Go to the Head of the Class

Education has been most of my life since around 2001.

For a time, while taking classes, I lived, ate, and breathed education. I immersed myself, gladly, in its fumes and let it make me giddy with knowledge. The thing I looked forward to most was getting ideas across to students. Not just Science or Math or English, but living experiences, telling my stories, helping them to become better people.

My first couple of years, I got to do this. Then I got more productive with work and learned how to wedge the stories in between and along with the work. Then I learned to make the stories a part of the work.

Now, it is different. I think it is scary.Scary because I no longer believe that education has our children’s best interests at heart.

In my checking, I believe Indiana has it the worst; however, that is the only state I have taught in. I have simply read about others, in general. You know, it’s even difficult to put your fingers directly on the problem. I think that’s intentional; if you can’t say exactly what it is that needs fixing, they can walk around it for years. Just and opinion.

Here’s the thing: There are three things that are being thrown together and I believe we have the wrong amounts of the combinations. First, and foremost, we are now testing…testing…testing. The students lost anywhere from 4-7 school days in just testing. We are told this is to make certain that teachers are teaching properly. How do you argue with that?  But, all this testing is being used to fund the schools by results and play a huge part in deciding the effectiveness of the teacher.  Bad idea, guys.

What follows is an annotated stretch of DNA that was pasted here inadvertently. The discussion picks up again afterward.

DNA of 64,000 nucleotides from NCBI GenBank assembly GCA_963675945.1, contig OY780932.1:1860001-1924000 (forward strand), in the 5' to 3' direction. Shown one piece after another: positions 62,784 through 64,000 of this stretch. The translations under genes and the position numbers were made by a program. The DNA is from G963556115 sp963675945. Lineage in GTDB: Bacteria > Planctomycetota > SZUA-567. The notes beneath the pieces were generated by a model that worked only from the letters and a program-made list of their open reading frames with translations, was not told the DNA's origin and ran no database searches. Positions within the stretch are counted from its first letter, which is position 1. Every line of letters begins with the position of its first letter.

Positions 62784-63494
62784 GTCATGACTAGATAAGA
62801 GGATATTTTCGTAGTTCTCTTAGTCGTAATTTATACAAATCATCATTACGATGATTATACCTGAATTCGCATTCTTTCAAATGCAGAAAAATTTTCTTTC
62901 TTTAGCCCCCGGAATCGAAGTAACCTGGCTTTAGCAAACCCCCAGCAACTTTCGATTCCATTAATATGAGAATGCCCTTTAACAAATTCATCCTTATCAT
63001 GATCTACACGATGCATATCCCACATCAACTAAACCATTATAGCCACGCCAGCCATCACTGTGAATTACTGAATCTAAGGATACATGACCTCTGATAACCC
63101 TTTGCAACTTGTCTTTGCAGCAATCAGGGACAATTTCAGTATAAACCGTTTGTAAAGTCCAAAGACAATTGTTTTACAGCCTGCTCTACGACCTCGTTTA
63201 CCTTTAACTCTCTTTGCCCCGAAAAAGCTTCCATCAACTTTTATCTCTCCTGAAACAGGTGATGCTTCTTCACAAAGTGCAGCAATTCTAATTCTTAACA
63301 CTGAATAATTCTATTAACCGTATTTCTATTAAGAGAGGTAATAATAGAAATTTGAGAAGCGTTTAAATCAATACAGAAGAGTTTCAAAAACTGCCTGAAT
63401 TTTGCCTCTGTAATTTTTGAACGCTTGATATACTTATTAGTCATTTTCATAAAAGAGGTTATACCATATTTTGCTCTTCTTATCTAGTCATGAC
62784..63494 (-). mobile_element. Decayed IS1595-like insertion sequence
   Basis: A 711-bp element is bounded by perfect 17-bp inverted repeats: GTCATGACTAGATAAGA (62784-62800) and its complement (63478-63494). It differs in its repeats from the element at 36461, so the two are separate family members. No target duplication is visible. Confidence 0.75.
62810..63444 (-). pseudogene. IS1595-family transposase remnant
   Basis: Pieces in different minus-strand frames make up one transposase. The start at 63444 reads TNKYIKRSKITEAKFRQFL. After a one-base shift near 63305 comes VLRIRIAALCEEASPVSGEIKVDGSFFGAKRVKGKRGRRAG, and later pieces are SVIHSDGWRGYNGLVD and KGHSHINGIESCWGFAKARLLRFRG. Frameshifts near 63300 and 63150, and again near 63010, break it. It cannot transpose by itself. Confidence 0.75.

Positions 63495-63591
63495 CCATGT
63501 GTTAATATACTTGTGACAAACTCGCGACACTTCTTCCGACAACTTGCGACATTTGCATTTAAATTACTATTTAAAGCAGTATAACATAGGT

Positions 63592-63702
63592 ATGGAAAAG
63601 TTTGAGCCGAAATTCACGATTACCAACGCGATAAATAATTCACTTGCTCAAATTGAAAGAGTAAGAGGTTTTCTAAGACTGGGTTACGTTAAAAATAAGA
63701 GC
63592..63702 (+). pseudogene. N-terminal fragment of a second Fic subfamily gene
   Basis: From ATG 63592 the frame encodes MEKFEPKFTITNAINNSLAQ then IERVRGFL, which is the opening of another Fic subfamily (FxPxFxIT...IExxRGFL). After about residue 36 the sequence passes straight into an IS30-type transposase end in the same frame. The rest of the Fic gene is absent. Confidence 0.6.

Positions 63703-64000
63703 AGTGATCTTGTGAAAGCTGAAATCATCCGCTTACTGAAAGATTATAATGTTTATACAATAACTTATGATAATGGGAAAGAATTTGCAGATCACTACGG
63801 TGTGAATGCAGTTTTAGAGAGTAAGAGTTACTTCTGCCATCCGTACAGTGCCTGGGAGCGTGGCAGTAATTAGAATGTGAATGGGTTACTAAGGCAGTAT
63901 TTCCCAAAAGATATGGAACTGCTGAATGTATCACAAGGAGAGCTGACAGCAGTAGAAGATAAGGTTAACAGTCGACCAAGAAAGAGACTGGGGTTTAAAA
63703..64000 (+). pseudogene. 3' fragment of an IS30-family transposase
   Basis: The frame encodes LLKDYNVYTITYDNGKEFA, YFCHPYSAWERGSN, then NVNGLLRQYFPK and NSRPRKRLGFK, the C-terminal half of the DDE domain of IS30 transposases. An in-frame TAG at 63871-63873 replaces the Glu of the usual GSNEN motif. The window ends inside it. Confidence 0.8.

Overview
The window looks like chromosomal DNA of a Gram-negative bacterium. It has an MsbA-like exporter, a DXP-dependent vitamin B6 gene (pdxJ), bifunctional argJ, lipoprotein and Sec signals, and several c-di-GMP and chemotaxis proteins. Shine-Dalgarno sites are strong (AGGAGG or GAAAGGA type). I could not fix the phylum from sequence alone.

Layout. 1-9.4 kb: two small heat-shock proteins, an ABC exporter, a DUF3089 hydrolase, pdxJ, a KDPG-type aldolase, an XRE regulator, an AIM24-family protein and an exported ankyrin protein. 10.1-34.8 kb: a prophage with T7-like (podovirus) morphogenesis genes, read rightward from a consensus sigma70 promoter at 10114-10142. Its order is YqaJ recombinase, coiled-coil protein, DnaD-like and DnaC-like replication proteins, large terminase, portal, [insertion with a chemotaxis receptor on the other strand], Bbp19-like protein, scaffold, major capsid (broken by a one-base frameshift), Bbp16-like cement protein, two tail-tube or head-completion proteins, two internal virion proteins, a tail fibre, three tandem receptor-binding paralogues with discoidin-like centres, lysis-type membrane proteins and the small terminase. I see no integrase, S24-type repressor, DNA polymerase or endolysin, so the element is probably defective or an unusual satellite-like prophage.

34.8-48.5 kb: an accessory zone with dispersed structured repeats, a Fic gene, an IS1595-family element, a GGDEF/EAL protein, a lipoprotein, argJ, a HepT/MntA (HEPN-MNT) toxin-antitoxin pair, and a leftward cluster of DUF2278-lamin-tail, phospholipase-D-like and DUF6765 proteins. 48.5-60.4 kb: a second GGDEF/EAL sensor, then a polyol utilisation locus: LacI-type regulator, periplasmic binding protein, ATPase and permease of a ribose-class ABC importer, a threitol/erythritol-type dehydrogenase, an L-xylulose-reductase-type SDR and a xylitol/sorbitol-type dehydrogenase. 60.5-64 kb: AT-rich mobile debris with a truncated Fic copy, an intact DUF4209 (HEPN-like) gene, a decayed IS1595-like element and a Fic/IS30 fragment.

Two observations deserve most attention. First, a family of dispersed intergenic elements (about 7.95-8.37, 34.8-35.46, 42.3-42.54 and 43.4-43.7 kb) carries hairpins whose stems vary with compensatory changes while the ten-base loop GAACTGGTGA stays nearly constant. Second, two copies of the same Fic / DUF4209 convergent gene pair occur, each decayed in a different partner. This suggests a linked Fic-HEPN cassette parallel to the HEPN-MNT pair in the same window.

Then, we are to teach them the “standards” that the state has set up for each subject. I don’t really argue with this as it is; however, if it keeps getting more

How do you handle it when a student is allowed to stay up very late and otherwise kind of “neglected” at home?

Finally, teachers are becoming accountable for everything the students does. To a point, again, I agree; however, it is reaching the point at which the teacher is responsible for the child desiring to learn and teacher is responsible for the parents’ duties as well.

So, here it is: If the government continues to increase tests (and they spent a huge amount of educational funds – ones already cut severely – on purchasing tests), if they continue to restrict teachers’ movements and methods and such, and if they make the teachers even more responsible for things out of their control – it will fall.

It will not go away silently in the night, this fall will make Humpty-Dumpty look like nothing. There will be egg on everyone’s face. It is bad and people do not see how bad it is getting nor how fast it is coming

This fall marks the first of a horrible teaching year for teachers. The paperwork has doubled, the methods to teach now are clumsier and stricter, the testing has increased, teachers’ responsibilities have increased, the teaching unions are nearly gone, and the students do not seem to care as much for learning.

It’s not too late. We truly need to get these problems voiced and driven through channels that will make a difference.
Even though I am no longer teaching, I still feel an obligation to letting the world know that things are not good and steps are being taken that will, indeed, make it worse.
Namaste,
Scott

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Comments

  • FindingStrengthToStandAgain  On June 18, 2012 at 5:52 pm

    I couldn’t agree more. We are creating a cookie cutter education system for different shaped children. More than once my children have been “taught the test”. It is disheartening.

    Like

  • magsx2  On June 16, 2012 at 2:44 pm

    Hi,
    Unfortunately the same is happening in Australia, the testing seems to override everything else. A program that is basically designed to show which schools are the best is what it is all about here. The kids don’t learn half of what I was taught all those years ago. Not good at all for the future of the children or the country for that matter.